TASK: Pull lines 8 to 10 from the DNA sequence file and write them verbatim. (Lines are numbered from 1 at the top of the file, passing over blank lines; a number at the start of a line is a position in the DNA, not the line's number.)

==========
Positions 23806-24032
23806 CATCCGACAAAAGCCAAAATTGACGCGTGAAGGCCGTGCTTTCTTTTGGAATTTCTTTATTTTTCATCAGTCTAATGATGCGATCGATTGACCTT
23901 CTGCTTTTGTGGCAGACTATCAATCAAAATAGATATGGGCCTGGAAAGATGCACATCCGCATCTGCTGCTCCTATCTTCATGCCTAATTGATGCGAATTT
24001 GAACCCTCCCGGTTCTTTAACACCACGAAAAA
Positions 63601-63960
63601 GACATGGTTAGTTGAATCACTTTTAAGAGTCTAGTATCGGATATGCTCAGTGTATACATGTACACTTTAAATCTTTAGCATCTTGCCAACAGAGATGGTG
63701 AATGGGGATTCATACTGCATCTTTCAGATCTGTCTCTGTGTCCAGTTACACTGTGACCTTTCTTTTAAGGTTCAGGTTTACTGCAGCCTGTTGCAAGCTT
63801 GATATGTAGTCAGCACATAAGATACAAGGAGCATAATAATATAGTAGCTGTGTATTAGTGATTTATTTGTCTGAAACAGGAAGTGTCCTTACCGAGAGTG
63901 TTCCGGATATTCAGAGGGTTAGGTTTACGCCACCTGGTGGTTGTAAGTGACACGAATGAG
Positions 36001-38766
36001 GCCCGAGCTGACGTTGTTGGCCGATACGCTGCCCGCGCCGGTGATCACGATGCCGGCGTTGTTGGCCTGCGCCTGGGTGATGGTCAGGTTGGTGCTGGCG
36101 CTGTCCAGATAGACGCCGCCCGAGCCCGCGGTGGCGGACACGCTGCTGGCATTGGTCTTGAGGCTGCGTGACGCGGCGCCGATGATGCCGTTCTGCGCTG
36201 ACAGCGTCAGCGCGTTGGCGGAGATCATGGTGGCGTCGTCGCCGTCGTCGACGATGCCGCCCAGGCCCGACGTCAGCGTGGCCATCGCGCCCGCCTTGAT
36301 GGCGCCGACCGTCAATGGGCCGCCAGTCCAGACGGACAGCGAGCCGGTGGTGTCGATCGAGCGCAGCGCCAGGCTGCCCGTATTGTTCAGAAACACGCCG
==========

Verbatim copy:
63801 GATATGTAGTCAGCACATAAGATACAAGGAGCATAATAATATAGTAGCTGTGTATTAGTGATTTATTTGTCTGAAACAGGAAGTGTCCTTACCGAGAGTG
63901 TTCCGGATATTCAGAGGGTTAGGTTTACGCCACCTGGTGGTTGTAAGTGACACGAATGAG
Positions 36001-38766